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Generation 4 Engine

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Re: Generation 4 Engine

Postby PKnight » Wed Sep 18, 2019 8:31 am

The EGT range for the cruise is 600-720 deg C with a maximum of 700degC at greater than 70% power. For reference I get about 630 deg C in the cruise at 3500ft and 24ltrs per hour. See attached photo, the centre cylinders (3 and 4) are not monitored but are within 5 deg on CHT and 10 deg on EGT.
It is important to realise that EGT is NOT really measuring the exhaust gas temperature. The gas is much hotter. The thermocouple is measuring the average temperature over an ignition cycle in the cylinder where for about 25% of the time very hot gas is swirling around the thermocouple from the exhaust stoke and 75% of the time, nothing is going past the thermocouple as it cools down during the intake, compression and power stroke. I always think that the EGT is less of a measurement more of a ''hint' about what might be going on in the cylinder. Sorry for the lecture but it does lead to a possible explanation of the reading you are getting on one cylinder.
A couple of years ago I did replace a thermocouple on one cylinder that had been knocked about a bit during maintenance. (It happened to be Cyl 2). After installing the new thermocouple I was surprised to see reading that were 40 - 50 deg C higher than the other cylinders in the cruise. After much messing about I found that the position of the thermocouple in terms of how far the sensing head is inserted into the cylinder was critical in the impact on the readings. I got higher readings if the sensing head was closer to the cylinder wall and lower readings if the thermocouple was pushed well into the exhaust down pipe so it was closer to the centre of the pipe. I was surprised at the significant change in temperature that resulted from a small movement in the position of the sensor. I can only assume that the extreme swirling of the exhaust gas as it exited the cylinder caused very different heating of the probe.
Anyway ensuring that the probe was centred in the middle of the cross section of the exhaust pipe reduced the excess reading (Which did not appear to happen under full power as presumably the gas distribution was different.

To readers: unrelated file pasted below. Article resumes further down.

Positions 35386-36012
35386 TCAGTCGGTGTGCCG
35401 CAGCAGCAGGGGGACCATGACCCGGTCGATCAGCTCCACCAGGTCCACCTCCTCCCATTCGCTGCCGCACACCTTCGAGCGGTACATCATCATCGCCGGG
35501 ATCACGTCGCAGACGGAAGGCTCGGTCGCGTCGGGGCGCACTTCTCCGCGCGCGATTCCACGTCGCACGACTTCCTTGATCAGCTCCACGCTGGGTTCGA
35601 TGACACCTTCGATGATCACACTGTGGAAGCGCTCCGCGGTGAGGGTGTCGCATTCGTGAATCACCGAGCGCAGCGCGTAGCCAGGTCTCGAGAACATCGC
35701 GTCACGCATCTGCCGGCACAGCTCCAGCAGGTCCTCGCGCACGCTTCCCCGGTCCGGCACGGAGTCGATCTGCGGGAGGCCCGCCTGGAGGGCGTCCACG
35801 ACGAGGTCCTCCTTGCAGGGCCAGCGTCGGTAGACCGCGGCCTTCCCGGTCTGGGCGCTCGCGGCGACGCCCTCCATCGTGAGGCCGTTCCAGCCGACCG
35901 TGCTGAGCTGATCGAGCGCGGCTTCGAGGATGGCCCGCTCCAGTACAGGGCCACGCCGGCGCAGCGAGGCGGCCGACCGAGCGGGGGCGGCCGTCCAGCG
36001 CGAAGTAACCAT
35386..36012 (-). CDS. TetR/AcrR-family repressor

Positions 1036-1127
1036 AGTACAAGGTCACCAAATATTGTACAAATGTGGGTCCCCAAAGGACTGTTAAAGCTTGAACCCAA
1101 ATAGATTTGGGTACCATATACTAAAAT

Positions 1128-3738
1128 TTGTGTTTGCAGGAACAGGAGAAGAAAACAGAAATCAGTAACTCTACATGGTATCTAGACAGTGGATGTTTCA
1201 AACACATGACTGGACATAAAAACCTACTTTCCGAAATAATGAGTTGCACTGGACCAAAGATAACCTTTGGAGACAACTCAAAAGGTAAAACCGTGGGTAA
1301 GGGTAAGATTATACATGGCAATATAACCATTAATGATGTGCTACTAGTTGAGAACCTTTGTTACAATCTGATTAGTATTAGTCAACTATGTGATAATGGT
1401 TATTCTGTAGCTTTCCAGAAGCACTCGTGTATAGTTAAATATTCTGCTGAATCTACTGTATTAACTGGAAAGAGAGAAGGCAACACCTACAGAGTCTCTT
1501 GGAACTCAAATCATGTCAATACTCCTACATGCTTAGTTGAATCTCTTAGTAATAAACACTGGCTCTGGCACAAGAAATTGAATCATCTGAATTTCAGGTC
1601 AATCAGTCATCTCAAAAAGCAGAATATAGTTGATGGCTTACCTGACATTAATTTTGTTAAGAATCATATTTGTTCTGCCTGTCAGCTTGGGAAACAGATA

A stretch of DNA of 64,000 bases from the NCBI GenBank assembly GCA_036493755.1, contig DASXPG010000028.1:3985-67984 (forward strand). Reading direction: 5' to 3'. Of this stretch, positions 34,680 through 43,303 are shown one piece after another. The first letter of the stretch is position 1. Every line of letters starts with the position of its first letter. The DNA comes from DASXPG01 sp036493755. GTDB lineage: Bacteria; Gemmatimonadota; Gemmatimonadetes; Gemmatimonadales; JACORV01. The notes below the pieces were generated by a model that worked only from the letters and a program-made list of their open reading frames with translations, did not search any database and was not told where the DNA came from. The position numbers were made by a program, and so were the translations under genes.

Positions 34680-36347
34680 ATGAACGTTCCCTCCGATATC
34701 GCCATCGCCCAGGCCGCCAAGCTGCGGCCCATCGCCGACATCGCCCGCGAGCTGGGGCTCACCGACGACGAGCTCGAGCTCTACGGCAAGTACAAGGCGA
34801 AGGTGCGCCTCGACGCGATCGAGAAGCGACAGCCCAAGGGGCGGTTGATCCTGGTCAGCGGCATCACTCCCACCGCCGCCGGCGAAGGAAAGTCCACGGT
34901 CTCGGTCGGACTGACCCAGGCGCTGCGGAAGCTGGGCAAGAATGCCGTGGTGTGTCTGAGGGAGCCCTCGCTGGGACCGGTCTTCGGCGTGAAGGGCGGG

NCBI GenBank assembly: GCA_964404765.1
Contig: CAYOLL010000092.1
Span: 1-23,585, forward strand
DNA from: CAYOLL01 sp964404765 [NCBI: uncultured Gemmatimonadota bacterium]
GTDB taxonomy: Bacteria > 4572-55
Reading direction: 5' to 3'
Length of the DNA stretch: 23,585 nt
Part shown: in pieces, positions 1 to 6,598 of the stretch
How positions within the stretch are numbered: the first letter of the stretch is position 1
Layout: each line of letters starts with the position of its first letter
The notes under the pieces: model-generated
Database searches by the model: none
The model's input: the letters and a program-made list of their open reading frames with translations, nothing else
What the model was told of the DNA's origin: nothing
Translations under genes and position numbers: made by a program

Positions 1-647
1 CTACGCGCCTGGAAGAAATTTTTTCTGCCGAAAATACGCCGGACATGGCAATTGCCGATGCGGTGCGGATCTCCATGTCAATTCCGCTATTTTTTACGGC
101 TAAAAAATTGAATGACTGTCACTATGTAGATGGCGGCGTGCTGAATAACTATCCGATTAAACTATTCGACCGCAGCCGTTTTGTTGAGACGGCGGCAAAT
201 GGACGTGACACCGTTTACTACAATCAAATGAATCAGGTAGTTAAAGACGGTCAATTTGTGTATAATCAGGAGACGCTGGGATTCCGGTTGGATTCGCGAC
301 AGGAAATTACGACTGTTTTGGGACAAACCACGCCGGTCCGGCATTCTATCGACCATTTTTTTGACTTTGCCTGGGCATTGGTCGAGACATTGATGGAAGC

Hope this helps. One cautionary note, I have no idea what effect, if any, the Hackman device might have.

I attach a photo showing readings currently obtained on a Gen 4 3300. 50hours of use, OAT 14 deg C, 3500ft with about 24 litres per hour.
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IMG_4445.JPG
PKnight
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Re: Generation 4 Engine

Postby skypics234 » Thu Sep 19, 2019 2:50 pm

RE: #2 EGT much higher than the rest in cruise Gen 4

I returned the carb from the 5-degree tilt toward the lean side to level.

Then, based on a response from another forum that said it is most likely the airflow turbulation into the carb, I tilted only the oval air filter to one side and that seemed to help somewhat.

Then, at 3500 MSL and at 2900 RPM I quickly leaned out the engine to lean of peak. This resulted in EGTs, including #2 which was still higher than the rest, to all come closer to each other. Of course, the RPM dropped from 2900 to 2750 RPM but ran smoothly burning 2.5 GPH.

Then I tried leaning to Rich of peak and EGTs were even lower and CHTs a bit higher. According to Mike Busch, this is the worse place to run so I won't do that.

The CHTs are just great with the from two running at 300 F and the back two running at 280 F. So with this cooling the valves should last much longer than I saw on earlier engines.

John M
Last edited by skypics234 on Sun Nov 03, 2019 2:34 pm, edited 1 time in total.
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Re: Generation 4 Engine

Postby skypics234 » Sun Sep 22, 2019 2:25 pm

Have resolved the issue of #2 EGT reading 100 F higher than the rest.

I returned the carb to level...meaning I took out the recommended tilt toward the lean side.

Someone on this or the Jab Camit forum mentioned he had put in a small 1cm diverter at the input of his carb.